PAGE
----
Exploring the lautenwerck, 18th-century keyboard instrument played by Bach and others

Posted on: March 25, 2021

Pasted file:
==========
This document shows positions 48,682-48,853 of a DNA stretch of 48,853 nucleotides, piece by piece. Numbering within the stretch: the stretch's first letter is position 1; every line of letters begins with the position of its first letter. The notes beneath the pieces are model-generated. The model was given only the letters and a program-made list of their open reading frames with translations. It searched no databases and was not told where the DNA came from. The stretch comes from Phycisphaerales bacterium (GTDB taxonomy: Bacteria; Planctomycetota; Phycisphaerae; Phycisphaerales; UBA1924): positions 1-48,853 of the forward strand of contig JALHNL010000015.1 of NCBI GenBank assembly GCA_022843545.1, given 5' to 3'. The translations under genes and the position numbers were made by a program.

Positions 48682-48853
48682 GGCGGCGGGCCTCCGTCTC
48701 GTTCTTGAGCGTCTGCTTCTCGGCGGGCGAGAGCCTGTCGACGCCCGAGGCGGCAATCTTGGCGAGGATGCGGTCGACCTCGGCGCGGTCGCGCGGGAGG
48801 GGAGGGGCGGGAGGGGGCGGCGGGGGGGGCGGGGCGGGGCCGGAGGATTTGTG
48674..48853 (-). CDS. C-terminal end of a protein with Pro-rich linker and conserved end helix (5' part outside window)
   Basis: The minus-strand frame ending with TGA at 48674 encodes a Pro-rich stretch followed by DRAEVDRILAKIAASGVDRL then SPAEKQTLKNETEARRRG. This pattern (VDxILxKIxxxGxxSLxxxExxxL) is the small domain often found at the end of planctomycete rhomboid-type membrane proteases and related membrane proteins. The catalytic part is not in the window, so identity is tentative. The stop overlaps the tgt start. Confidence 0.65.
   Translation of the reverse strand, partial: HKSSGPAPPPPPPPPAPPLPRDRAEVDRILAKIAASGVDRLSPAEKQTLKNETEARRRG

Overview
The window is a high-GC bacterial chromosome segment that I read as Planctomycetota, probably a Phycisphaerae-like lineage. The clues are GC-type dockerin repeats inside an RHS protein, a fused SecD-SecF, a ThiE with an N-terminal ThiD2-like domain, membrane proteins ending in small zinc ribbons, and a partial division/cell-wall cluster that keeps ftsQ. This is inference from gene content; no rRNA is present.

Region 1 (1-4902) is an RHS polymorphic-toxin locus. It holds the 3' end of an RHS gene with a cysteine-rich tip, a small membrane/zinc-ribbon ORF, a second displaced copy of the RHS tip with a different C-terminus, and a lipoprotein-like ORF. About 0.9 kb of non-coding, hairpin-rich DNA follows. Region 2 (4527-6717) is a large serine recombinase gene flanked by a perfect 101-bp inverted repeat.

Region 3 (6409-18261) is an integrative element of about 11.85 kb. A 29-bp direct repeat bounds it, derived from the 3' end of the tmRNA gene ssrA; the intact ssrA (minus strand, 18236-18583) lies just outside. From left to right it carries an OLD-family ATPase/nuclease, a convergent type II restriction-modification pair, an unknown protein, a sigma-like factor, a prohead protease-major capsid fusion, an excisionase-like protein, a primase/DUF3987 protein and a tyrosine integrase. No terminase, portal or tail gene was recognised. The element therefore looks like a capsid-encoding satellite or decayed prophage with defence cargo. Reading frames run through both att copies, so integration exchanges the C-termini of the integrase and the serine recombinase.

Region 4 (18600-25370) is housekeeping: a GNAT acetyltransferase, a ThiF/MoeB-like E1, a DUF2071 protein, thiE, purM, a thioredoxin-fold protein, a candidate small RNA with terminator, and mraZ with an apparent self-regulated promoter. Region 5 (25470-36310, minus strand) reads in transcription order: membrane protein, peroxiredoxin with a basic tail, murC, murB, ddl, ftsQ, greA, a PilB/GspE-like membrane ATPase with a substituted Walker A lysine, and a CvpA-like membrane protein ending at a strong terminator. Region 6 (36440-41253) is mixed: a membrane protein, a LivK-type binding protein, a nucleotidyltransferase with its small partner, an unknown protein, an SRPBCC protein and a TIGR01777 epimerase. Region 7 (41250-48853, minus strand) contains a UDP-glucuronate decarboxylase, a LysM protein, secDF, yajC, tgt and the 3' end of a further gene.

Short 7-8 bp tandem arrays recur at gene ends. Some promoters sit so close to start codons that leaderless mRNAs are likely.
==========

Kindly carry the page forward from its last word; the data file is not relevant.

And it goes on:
A press release “arrived with the swagger of a carnival barker,” writes Neda Ulaby in Thursday’s (3/25) National Public Radio. “ ‘An Instrument You May Never Have Heard Before!’ the press release promised, and then … ‘Dongsok Shin Plays Bach’s Favorite Forgotten Instrument!’ … The lautenwerck [is] an instrument indeed new to me. I called Dongsok Shin, an accomplished keyboardist … who specializes in the harpsichord, organ and fortepiano. Lautenwercks were equally popular in Johann Sebastian Bach’s day, Shin said. ‘If he owned two of them, they couldn’t have been that off the wall,’ he pointed out. Bach wrote a number of pieces specifically for the lautenwerck…. No lautenwerks survived the 19th century. Picture extremely delicate harpsichords—in fact, lautenwercks are alternately called lute-harpsichords. Their strings are made of guts, originally from sheep (like lutes), which gives lautenwercks a warm, intimate tone distinct from brassy, metal-strung harpsichords…. The small handful of artisans currently making lautenwerks are basically forensic musicologists, reconstructing instruments based on research and what they think lautenwercks probably sounded like. Unlike a Steinway piano, there’s no standardization to contemporary lautenwercks. ‘None of them really work the same way,’ Shin said. ‘They’re all different shapes and sizes.’ ”